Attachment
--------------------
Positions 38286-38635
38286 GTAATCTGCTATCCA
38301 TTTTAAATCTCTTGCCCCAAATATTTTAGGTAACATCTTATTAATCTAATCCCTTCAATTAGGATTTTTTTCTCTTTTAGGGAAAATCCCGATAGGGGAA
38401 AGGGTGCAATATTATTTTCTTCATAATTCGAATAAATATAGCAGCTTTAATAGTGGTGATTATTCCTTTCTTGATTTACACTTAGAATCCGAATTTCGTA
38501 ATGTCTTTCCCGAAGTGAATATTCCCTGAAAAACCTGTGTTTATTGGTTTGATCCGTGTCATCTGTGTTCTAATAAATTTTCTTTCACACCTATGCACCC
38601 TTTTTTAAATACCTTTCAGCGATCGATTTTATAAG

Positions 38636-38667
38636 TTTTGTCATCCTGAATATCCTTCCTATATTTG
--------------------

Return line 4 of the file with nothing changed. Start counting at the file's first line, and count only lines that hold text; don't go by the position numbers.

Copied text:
38401 AGGGTGCAATATTATTTTCTTCATAATTCGAATAAATATAGCAGCTTTAATAGTGGTGATTATTCCTTTCTTGATTTACACTTAGAATCCGAATTTCGTA